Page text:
Gravel pit permit still debated
Lafarge must address county commissioners' concerns
Steamboat Springs — The Routt County Board of Commissioners has determined a gravel pit in the south Yampa Valley is needed but is not yet ready to make a decision regarding a proposal by Lafarge Corp.
The three-member board said because of the growth in southern Steamboat Springs specifically growth at the base of the Steamboat Ski Area a gravel pit in the south valley is necessary.
Because of the board’s determination during a Tuesday night meeting, Lafarge plans to submit an application by the end of the year to mine 100 acres of land on the More Ranch, which is six miles south of Steamboat Springs on the east side of Colorado 131.
However, the commissioners notified the company Tuesday night the application must address numerous issues and concerns raised by the Planning Commission, board and residents.
“We need to go beyond the minimum state regulations to create an appropriate site,” Commissioner Doug Monger said. “I do have a lot of concerns that will be dealt with. I envision this petition taking up a fair amount of my time in the next year.”
Lafarge plans to submit the application following hours of meetings with the Planning Commission and the commissioners.
Lafarge wanted input from the two governing bodies before submitting the application for the permit.
Gary Tuttle, who is the director of land resources for the company, was pleased the commissioners agreed with its premise a gravel pit is needed in the south valley because of the need in southern Steamboat Springs.
“We want the resource to be near our customers,” Tuttle said. “We have our work cut out for us. We have some high standards to meet.”
However, the board’s message was disappointing to a resident group, Concerned Property Owners in South Valley, who opposes the gravel pit.
John Holloway spoke for the resident group and wanted the commissioners to tell the company to look for another location outside of the south valley.
“I was hoping we would not have to waste taxpayer money,” Holloway said of the hearing process the proposal will require.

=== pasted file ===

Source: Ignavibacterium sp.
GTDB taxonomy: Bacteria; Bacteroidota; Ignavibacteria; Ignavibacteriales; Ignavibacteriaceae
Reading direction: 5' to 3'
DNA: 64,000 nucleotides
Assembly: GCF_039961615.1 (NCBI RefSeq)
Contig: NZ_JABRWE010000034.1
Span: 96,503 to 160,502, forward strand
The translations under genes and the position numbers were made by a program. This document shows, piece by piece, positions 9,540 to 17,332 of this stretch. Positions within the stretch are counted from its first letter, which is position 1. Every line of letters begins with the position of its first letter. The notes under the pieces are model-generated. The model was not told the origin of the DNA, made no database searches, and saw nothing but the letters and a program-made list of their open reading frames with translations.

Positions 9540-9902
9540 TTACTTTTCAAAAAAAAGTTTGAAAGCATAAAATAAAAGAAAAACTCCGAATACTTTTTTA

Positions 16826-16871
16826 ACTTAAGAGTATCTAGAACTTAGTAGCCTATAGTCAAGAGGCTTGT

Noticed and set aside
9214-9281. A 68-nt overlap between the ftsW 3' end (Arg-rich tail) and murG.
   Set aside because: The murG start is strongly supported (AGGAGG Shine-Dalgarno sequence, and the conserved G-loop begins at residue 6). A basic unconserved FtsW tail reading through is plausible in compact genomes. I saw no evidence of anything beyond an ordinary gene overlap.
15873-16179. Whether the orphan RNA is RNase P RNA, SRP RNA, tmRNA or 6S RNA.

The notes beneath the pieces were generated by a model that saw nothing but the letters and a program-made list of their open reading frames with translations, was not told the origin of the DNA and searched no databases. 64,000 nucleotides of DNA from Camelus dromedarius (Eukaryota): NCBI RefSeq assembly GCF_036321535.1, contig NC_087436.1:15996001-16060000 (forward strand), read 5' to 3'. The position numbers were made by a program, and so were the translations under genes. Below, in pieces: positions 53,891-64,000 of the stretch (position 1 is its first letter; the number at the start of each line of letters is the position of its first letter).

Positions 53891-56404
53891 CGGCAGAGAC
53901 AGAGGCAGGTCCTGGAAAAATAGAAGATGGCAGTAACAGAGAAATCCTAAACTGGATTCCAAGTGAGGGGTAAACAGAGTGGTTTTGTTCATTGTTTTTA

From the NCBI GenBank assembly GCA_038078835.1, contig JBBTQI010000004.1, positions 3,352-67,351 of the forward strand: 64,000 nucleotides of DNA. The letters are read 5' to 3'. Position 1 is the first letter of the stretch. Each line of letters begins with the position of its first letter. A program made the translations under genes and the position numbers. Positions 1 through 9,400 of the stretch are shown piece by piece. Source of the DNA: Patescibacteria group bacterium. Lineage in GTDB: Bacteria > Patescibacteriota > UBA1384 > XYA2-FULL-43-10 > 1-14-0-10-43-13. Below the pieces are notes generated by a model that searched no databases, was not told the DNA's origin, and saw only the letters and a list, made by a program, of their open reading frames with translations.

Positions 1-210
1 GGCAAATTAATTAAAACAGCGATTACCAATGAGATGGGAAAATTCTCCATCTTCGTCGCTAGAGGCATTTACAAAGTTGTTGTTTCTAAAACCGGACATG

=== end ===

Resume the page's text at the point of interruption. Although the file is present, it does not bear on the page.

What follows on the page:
Holloway said the resident group is prepared to fight the gravel pit as the permit will progress through the Planning Commission and once again to the commissioners.
Concerns the commissioners raised for a gravel pit on the More property are extensive.
Concerns the commissioners raised include visual impact, water discharge, whether the property is in the flood plain and if wetlands on the property can be preserved.
Commissioner Dan Ellison said mitigating the visual impact of the gravel pit through buffers and existing vegetation will be key.
How the company plans to reclaim the property once the gravel pit operations cease is also an issue commissioners are concerned with.
Commissioner Nancy Stahoviak wants the company to examine alternatives to reclaim the property other than making a lake. Stahoviak is worried of fog the lake could emit onto Colo. 131.
Other concerns the company will have to address include the mitigation of pollution, dust, displaced wildlife and truck traffic.
Currently, Lafarge has two pits open in the south valley, but those pits are expected to be out of material soon.
Lafarge wants to open up a new pit in the south valley to continue to support growth in the southern part of Steamboat Springs.
The county estimates that if growth in the valley remains stable, the More pit would last for about 12 years.
Holloway fears if the gravel pit is approved, future generations will be impacted.
“These gravel pits last a long, long, long time,” he said. “If this pit is adopted, it could be there for all of our natural life. These always start out as small facilities but grow during a long period of time.”
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